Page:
Nitrogen tribromide
Nitrogen tribromide molecule
IUPAC name
nitrogen tribromide
3D model (JSmol)
  • InChI=1S/3BrH.N/h3*1H;/p-3
  • N(Br)(Br)Br
Molar mass 253.7187 g/mol
Appearance Deep red solid
Melting point Explodes at -100 °C[1]
Except where otherwise noted, data are given for materials in their standard state (at 25 °C [77 °F], 100 kPa).

Nitrogen tribromide is a chemical compound with the formula NBr3. It is extremely explosive in its pure form, even at −100 °C, and was not isolated until 1975.[2] It is a deep-red and volatile solid.


NBr3 was first prepared by reaction of bistrimethylsilylbromamine (bis(trimethylsilyl)amine bromide) with bromine monochloride (with trimethylsilyl chloride as byproduct) at −87 °C according to the following equation:

(Me3Si)2NBr + 2 BrCl → NBr3 + 2 Me

where "Me" is a methyl group.

NBr3 can be produced by the reaction of bromine or hypobromite and ammonia in a dilute aqueous buffer solution.[3] It can also be prepared by the reaction of bromine and bromine azide.[4] Ammonia and bromine undergo glow discharge, and after treatment, red NBr3·6NH3 can be obtained.[5] Pure nitrogen NBr3 was only produced in 1975.[6]


Nitrogen tribromide reacts instantly with ammonia in dichloromethane solution at −87 °C to yield NBrH2.[7]

NBr3 + 2 NH3 → 3 NH2Br

It also reacts with iodine in dichloromethane solution at −87 °C to produce NBr2I, which is a red-brown solid that stable up to -20 °C.[7]

NBr3 + I2 → NBr2I + IBr


  1. ^ Lide, David R. (1998), Handbook of Chemistry and Physics (87 ed.), Boca Raton, Florida: CRC Press, pp. 4–73, ISBN 0-8493-0594-2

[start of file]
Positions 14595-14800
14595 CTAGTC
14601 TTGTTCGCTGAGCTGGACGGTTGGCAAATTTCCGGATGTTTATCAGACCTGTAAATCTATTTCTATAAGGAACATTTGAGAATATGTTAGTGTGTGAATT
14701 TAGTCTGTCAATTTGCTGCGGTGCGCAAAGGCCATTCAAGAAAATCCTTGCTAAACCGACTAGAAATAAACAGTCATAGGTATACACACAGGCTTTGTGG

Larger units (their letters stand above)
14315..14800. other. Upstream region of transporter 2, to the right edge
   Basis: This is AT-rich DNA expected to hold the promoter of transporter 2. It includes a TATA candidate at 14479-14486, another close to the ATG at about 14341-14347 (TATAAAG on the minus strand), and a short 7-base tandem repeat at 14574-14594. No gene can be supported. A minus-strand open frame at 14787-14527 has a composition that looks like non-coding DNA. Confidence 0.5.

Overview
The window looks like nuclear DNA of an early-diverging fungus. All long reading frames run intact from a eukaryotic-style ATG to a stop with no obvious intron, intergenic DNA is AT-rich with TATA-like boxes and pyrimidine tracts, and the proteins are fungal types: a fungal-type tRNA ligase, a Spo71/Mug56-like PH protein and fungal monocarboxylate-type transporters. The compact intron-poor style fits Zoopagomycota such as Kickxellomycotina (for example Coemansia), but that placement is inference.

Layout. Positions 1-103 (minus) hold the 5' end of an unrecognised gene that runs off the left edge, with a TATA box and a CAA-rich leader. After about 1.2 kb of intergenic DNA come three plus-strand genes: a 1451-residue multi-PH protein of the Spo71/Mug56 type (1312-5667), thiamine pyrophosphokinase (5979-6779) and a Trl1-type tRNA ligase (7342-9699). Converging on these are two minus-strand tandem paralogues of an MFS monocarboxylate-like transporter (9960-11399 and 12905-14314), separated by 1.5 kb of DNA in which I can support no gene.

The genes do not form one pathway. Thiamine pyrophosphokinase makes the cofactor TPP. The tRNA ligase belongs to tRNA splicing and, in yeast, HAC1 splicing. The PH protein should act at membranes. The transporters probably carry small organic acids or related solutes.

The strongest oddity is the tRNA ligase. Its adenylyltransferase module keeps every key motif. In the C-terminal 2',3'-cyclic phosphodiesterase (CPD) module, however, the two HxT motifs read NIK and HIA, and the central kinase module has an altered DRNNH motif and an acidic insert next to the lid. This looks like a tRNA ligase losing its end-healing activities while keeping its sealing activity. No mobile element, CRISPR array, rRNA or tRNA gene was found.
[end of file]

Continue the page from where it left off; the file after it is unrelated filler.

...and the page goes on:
2. ^ Greenwood, Norman N.; Earnshaw, Alan (1997). Chemistry of the Elements (2nd ed.). Butterworth-Heinemann. p. 439. ISBN 978-0-08-037941-8.
  3. ^ Galal-Gorchev, Hend; Morris, J. Carrell (Jun 1965). "Formation and Stability of Bromamide, Bromimide, and Nitrogen Tribromide in Aqueous Solution". Inorganic Chemistry. 4 (6): 899–905. doi:10.1021/ic50028a029. ISSN 0020-1669.
  4. ^ Klapötke, Thomas M. (1997-01-01). "The reaction of bromine azide with bromine". Polyhedron. 16 (15): 2701–2704. doi:10.1016/S0277-5387(96)00586-4. ISSN 0277-5387.
  5. ^ Schmeisser, Martin (1941-05-07). "Über Bromstickstoff". Zeitschrift für anorganische und allgemeine Chemie. 246 (3): 284–302. doi:10.1002/zaac.19412460305. ISSN 0863-1786.
  6. ^ Jander, Jochen; Knackmuss, Jürgen; Thiedemann, Klaus-Ulrich (1975-06-01). "Notizen: Darstellung und Isolierung von Stickstofftribromid NBr3 und Stickstoffdibromidmonojodid NBr2J / Preparation and Isolation of Nitrogentribromide NBr3 and Nitrogendibromidemonoiodide NBr2I". Zeitschrift für Naturforschung B. 30 (5–6): 464–465. doi:10.1515/znb-1975-5-633. ISSN 1865-7117.
  7. ^ a b Matyáš, Robert; Pachman, Jiří. (2013). Primary explosives. Berlin: Springer. p. 294. ISBN 978-3-642-28436-6. OCLC 832350093.